For public servants, the challenge of providing relief to incumbents is always fraught with the risk of a potential audit or enquiry. Recent judicial pronouncements (in the telecom spectrum case and coal block allotment case) confirm that a transparent auction process has to be followed to ensure equitable distribution of scarce natural resources.
However, a transparent auction process for resources always leaves incumbents on the back-foot—power plant developers have already invested thousands of crores in allied power plant infrastructure, and need coal mine/linkage/PPA to attain viability. The scenario of not winning the auction is dire—turning an NPA, enforcement of share pledges, securities and, worse, personal guarantees. With such a bleak scenario, one cannot blame developers for going aggressive on bids. In the coal block auction, such aggressive bidding has resulted in not a single coal block being operationalised, and several cases pending in courts. Particularly in the power sector where demand is stagnant and PSUs like NTPC are above all rules—particularly with respect to allotment of coal mines and linkages—a transparent auction needs to ensure a sustainable price for incumbents.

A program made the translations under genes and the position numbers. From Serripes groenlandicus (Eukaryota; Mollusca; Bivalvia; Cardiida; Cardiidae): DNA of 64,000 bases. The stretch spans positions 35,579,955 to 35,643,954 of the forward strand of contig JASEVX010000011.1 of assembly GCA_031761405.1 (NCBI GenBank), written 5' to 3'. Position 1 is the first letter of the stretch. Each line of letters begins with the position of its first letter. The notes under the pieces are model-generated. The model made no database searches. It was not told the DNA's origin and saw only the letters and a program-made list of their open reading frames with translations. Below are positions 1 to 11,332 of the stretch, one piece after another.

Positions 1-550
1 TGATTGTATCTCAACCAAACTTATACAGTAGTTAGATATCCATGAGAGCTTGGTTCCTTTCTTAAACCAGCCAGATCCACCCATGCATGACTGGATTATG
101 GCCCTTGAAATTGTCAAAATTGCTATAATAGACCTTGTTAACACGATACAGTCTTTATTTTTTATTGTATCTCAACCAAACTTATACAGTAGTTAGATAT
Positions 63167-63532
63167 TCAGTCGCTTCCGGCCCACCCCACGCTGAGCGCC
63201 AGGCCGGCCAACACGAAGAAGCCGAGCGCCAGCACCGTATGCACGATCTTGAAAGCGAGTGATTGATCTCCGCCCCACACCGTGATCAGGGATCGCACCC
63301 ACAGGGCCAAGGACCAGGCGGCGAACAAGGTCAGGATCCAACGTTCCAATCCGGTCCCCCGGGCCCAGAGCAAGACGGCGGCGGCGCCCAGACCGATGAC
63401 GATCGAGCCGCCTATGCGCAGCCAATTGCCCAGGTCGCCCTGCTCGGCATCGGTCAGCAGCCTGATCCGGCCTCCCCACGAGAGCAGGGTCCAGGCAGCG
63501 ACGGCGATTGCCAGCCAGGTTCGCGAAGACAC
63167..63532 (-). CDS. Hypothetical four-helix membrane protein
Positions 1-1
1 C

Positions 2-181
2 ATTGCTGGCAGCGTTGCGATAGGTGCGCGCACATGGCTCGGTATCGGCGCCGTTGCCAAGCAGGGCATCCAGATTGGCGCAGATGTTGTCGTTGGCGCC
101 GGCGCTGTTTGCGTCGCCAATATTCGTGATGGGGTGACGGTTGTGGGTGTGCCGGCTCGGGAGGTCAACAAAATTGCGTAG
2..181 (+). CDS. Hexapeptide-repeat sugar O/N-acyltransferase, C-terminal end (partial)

In all these cases, it appears the power policy has been either stagnant for two years or has been moving swiftly but inconsistently. Policy in this complicated sector, with several incumbents and the potential of over 50,000 MW of stressed assets, needs to be deliberated and certain concessions need to be made in the interest of viability. It is best we appreciate, sooner than later, that the power sector policy cannot and should not be handled in 140 characters. Caleb Benenoch Jersey